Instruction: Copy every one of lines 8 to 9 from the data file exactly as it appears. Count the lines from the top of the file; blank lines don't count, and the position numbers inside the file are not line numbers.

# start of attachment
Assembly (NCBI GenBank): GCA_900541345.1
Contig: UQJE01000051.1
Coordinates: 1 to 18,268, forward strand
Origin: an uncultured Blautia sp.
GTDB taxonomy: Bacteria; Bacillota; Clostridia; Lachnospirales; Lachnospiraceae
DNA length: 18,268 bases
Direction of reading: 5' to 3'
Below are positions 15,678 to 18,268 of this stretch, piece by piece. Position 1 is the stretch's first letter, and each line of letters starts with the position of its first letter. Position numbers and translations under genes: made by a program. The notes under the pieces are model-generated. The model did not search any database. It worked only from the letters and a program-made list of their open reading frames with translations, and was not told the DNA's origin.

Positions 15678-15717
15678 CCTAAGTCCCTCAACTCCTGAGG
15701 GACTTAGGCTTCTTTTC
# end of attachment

Below are positions 15,678 to 18,268 of this stretch, piece by piece. Position 1 is the stretch's first letter, and each line of letters starts with the position of its first letter. Position numbers and translations under genes: made by a program. The notes under the pieces are model-generated. The model did not search any database. It worked only from the letters and a program-made list of their open reading frames with translations, and was not told the DNA's origin.

Positions 15678-15717